Athough Andrew Wilkie was unable to convince MPs to support his bill to ban live animal exports, the issue of animal cruelty continues to weigh heavily on our national conscience.
Even so, the issue of animal rights will not gain real traction as long as it is viewed as completely divorced from, and subordinate to, the issue of human rights.
This was evident in the attempts to shame those who expressed outrage at the footage of the slaughter of Australian cattle in Indonesian abbatoirs for not showing greater outrage about the suffering of asylum seekers arriving in Australia by boat. Moira Rayner, for example, although expressing sympathy for the tortured cattle asked:
"Does anybody see, other than myself, the dreadful hypocrisy of demanding … interruption to the export of live cattle, and the complete lack of outrage and demand for action to ensure the humane treatment of asylum-seeking, unaccompanied children?"
Similarly, immediately following Four Corners’ expose, an audience member asked the live panel on the ABC’s Q and A:
"While animals are experiencing cruelty and suffering on boats going from Australia to Indonesia, refugees sail past them in the other direction, also in unspeakable conditions. Which story is more likely to generate compassion from the average Australian?"
This question set off a torrent of like-minded comments on Twitter and spread to the mainstream press. SMH blogger, Sam de Brito, lamented that Australians "get in a tizzy about cows being mistreated in Indonesia, but shrug over boat people sliced up on rocks or children going crazy in detention". Prominent human rights lawyer, Julian Burnside, will give a talk at the upcoming Festival of Dangerous Ideas entitled "We care more about animals on boats than people".
These commentators are rightly concerned with the plight of refugees but they unfairly use the issue of asylum seekers to divert attention from the suffering of non-human animals by claiming it is morally defective to be concerned with cattle when there is so much human suffering.
There are two problems with this position.
Firstly, it presumes all those upset at the treatment of cattle don’t also feel the same way about refugees.
Secondly, it overlooks the fact that the same system that permits the oppression of human beings also approves the exploitation of animals. Many of those who advocate for animal rights do so from a position of opposing all suffering which results from that false hierarchy that values some living beings over others.
There is a long history of activists who have made the link between how we treat each other and how we treat non-human animals. One of the earliest, as Animals Australia’s Lyn White has repeatedly pointed out, was British politician William Wilberforce, who spearheaded the abolitionist campaign to end the slave trade and founded the Society for the Prevention of Cruelty to Animals.
World War I saw the relationship between violence against animals and violence against humans discussed by pacifist, feminist and vegetarian writers such as Henry Bailey Stevens, Agnes Ryan and George Bernard Shaw. An editor of Nineteenth Century and After magazine wrote:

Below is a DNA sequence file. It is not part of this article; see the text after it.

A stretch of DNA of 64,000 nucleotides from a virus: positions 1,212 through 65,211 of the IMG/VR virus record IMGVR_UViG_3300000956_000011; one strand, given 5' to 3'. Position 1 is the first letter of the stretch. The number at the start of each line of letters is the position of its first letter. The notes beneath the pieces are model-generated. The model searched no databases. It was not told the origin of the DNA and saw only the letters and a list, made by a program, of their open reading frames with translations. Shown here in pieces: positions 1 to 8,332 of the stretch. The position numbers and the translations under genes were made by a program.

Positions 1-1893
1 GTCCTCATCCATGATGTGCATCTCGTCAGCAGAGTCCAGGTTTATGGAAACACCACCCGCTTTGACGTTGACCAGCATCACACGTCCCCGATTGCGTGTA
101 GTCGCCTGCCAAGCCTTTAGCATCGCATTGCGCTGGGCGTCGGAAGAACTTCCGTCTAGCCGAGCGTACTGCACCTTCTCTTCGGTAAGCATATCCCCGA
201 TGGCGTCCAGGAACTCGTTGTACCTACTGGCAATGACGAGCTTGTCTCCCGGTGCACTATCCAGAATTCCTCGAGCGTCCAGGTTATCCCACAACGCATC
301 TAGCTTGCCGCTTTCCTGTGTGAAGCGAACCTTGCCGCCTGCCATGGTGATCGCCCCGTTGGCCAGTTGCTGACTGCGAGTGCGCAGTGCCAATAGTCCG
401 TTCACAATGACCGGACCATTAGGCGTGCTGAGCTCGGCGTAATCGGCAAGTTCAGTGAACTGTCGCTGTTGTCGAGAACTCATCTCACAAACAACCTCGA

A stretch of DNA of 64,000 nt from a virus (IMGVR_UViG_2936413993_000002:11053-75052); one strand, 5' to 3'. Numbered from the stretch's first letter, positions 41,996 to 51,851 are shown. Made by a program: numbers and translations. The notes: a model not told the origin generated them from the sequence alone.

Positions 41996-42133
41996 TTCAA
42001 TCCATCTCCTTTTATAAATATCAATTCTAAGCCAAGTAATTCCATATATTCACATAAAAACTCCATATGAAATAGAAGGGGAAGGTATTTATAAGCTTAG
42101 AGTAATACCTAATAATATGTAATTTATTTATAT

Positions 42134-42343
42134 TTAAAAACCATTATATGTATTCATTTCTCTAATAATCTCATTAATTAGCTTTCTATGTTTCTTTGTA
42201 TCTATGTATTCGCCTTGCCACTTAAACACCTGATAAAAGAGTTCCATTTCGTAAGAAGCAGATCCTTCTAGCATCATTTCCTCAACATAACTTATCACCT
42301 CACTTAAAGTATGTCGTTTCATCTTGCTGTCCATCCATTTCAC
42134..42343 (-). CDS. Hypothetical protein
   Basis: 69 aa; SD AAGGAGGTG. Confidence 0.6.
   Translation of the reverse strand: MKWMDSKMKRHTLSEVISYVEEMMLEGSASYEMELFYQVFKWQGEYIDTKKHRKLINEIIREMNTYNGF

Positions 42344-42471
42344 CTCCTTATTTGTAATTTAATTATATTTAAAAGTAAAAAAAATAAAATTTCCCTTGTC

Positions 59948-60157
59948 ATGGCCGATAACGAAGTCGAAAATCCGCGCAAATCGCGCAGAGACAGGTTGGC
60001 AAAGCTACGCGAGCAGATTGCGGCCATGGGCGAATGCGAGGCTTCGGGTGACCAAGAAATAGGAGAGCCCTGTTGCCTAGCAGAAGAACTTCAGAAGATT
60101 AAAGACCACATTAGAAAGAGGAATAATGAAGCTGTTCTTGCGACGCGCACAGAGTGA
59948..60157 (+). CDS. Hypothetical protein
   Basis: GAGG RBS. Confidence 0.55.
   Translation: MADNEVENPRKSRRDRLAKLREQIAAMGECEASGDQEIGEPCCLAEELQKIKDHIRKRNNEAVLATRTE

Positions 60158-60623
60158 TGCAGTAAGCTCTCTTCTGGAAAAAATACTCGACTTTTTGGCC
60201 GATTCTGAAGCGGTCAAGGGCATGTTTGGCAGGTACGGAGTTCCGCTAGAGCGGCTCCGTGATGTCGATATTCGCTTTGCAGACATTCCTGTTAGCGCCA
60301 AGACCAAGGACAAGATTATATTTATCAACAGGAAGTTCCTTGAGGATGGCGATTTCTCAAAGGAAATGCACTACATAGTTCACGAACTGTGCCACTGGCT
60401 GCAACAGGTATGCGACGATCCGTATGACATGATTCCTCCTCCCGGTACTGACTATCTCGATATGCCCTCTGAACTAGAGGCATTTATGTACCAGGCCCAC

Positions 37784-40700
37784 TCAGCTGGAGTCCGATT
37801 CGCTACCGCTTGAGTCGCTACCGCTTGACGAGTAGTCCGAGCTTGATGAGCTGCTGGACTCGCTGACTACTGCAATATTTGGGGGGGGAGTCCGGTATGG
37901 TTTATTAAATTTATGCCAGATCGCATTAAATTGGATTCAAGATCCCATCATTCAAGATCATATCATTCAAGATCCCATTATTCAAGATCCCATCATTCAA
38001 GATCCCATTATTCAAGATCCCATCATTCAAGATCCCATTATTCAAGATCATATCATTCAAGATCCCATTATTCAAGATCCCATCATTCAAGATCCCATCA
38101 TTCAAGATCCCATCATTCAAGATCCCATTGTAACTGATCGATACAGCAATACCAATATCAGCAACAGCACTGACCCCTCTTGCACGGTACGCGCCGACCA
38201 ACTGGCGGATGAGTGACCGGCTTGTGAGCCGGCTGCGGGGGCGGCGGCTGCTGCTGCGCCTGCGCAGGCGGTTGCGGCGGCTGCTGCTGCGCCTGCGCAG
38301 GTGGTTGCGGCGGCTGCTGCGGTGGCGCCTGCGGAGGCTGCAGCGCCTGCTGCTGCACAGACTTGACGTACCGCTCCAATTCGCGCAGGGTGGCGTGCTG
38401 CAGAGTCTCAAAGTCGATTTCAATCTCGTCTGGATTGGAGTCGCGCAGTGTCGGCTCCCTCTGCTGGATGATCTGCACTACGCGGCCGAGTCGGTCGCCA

"In 1918 the spectacle of a herd of scared and suffering cattle hustled together in a van, and being conveyed to a slaughter yard, struck (this) writer as being at least as abominable, and as degrading to our civilisation, as anything he had recently witnessed on several hard fighting fronts in France and Italy."
The implication is clear: violence against animals, whose blood, organs and emotions are so similar to ours desensitises us to violence against humans. Once the mistreatment of animals is rationalised, so too can be the mistreatment of people.
Institutional slavery, genocide, and other injustices occur because people are conditioned to see those who differ from them as somehow lesser — in the same way we see other animals as lesser species. Their "otherness" makes their suffering justifiable. For many centuries, social justice advocates have called for people to focus on similarities between groups rather than differences. And for almost as long their efforts were resisted by a dominant culture that "naturally" saw men as superior to women and whites superior to other races.
This systematic subordination of marginalised groups extends to the animal world. Our fervent belief that animal life is intrinsically inferior has blinded us to the immense pain and suffering they endure at our hands. If the Four Corners footage has shown us anything, it is that animals are as capable of feeling pain and terror as acutely as any human being.
This willingness to inflict such pain on another sentient being not only causes that being to suffer, but devalues both the life of that animal and the humanity of its tormenter. It is the act of violence itself which is problematic — not only the object of that violence . Once violence is accepted as justifiable, then it can justified repeatedly.
There is no shame or hypocrisy in protesting the mistreatment of animals because human rights and animal rights are intertwined. It boils down to this: we too are animals, and as precious as our lives are to us, so too are the lives of non-human animals to them.
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